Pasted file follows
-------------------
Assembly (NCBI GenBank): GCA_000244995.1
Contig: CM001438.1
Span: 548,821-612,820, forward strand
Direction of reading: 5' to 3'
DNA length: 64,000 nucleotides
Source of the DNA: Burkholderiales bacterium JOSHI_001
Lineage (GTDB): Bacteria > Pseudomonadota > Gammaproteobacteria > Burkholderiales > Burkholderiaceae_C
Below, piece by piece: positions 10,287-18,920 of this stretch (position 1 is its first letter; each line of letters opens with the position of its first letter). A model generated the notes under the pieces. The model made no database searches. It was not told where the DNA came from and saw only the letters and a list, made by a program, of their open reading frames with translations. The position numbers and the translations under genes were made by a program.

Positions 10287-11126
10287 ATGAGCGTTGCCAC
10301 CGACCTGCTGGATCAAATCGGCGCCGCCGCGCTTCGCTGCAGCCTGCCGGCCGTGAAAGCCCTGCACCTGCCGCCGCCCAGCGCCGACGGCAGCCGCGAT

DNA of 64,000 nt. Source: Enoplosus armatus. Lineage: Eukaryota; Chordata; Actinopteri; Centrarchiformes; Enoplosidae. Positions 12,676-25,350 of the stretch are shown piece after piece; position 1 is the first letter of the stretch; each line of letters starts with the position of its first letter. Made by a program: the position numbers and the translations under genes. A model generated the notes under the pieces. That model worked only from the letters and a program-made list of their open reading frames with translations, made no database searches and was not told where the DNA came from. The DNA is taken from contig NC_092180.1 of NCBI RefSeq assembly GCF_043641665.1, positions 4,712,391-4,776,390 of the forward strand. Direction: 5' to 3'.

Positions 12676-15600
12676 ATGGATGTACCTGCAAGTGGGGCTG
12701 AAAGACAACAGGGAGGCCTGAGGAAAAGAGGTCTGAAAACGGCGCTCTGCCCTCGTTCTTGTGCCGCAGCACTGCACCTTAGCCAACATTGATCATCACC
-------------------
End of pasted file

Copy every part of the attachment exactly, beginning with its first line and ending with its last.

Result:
Assembly (NCBI GenBank): GCA_000244995.1
Contig: CM001438.1
Span: 548,821-612,820, forward strand
Direction of reading: 5' to 3'
DNA length: 64,000 nucleotides
Source of the DNA: Burkholderiales bacterium JOSHI_001
Lineage (GTDB): Bacteria > Pseudomonadota > Gammaproteobacteria > Burkholderiales > Burkholderiaceae_C
Below, piece by piece: positions 10,287-18,920 of this stretch (position 1 is its first letter; each line of letters opens with the position of its first letter). A model generated the notes under the pieces. The model made no database searches. It was not told where the DNA came from and saw only the letters and a list, made by a program, of their open reading frames with translations. The position numbers and the translations under genes were made by a program.

Positions 10287-11126
10287 ATGAGCGTTGCCAC
10301 CGACCTGCTGGATCAAATCGGCGCCGCCGCGCTTCGCTGCAGCCTGCCGGCCGTGAAAGCCCTGCACCTGCCGCCGCCCAGCGCCGACGGCAGCCGCGAT

DNA of 64,000 nt. Source: Enoplosus armatus. Lineage: Eukaryota; Chordata; Actinopteri; Centrarchiformes; Enoplosidae. Positions 12,676-25,350 of the stretch are shown piece after piece; position 1 is the first letter of the stretch; each line of letters starts with the position of its first letter. Made by a program: the position numbers and the translations under genes. A model generated the notes under the pieces. That model worked only from the letters and a program-made list of their open reading frames with translations, made no database searches and was not told where the DNA came from. The DNA is taken from contig NC_092180.1 of NCBI RefSeq assembly GCF_043641665.1, positions 4,712,391-4,776,390 of the forward strand. Direction: 5' to 3'.

Positions 12676-15600
12676 ATGGATGTACCTGCAAGTGGGGCTG
12701 AAAGACAACAGGGAGGCCTGAGGAAAAGAGGTCTGAAAACGGCGCTCTGCCCTCGTTCTTGTGCCGCAGCACTGCACCTTAGCCAACATTGATCATCACC